why the variance in spelling trends for words ending in &quo

English grammar and usage issues

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why the variance in spelling trends for words ending in &quo

Unread postby cfsoda » 28 Apr 2004, 01:48

I have a question which I hope you can answer; I am an English-language instructor and some of my students have posed the following, which I cannot answer:

(1) Why would someone from Seoul be called a "Seoulite" and someone from London be called a "Londoner"? (ditto for "Filipino" instead of "Philippinian", "Spaniard" instead of "Spainer" or "Spainian" etc). How and from what "rules" are these pronouns standardized?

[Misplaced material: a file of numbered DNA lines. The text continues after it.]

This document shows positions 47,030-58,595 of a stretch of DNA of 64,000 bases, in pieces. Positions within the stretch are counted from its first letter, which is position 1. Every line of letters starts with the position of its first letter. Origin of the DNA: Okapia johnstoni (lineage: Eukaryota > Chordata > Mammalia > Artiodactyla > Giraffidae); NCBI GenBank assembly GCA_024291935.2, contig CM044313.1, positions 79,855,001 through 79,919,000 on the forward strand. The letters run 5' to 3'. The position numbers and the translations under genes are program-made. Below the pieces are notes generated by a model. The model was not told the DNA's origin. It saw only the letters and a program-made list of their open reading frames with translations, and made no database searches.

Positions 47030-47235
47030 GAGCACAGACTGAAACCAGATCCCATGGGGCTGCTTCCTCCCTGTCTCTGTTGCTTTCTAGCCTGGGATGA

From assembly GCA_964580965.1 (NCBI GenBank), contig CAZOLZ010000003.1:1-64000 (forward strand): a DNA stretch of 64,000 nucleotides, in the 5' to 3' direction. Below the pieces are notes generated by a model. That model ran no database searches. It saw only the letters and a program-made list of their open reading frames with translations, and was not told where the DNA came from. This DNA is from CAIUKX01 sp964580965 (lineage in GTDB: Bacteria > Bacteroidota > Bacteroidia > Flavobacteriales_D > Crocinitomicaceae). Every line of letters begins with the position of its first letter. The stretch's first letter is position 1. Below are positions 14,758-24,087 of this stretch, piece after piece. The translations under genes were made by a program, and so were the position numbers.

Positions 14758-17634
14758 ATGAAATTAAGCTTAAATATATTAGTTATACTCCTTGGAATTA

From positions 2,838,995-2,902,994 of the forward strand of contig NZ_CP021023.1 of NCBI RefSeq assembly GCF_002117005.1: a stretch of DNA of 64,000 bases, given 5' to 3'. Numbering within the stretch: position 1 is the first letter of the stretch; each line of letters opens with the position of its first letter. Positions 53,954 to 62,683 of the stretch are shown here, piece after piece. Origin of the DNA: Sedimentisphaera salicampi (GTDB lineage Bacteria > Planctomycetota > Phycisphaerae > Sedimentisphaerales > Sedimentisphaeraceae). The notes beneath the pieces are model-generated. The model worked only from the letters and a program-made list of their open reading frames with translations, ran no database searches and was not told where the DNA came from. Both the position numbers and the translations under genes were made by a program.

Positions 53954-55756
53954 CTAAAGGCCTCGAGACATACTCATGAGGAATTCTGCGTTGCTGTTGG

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Location: Shenyang, China

no exact science?

Unread postby jasminade » 23 Aug 2004, 17:40


some nationalities have a certain shape but they are exceptional:

-ish (mostly European): Irish, British, English, Scottish, Finnish, Polish, Spanish, Turkish...

-ese (mostly Asian): Japanese, Burmese, Chinese, Taiwanese, Vietnamese, Portugese

-i (mostly Middle Eastern and Asian): Bahrani, Iraqi, Israeli, Thai, Kuwaiti, Pakistani, Saudi

- an/ian: American, Italian, Indonesian, Australian, Canadian, Russian

-ch: French, Czech, Dutch, Korean

some others: Icelandic, Greek, Filipino, Swiss, Malagasy

hope it's of help!

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Unread postby danobodhisattvah » 31 Aug 2005, 08:17

I'm pretty sure there ARE no rules, and it is just case by case.

It comes from local tradition I would suspect.

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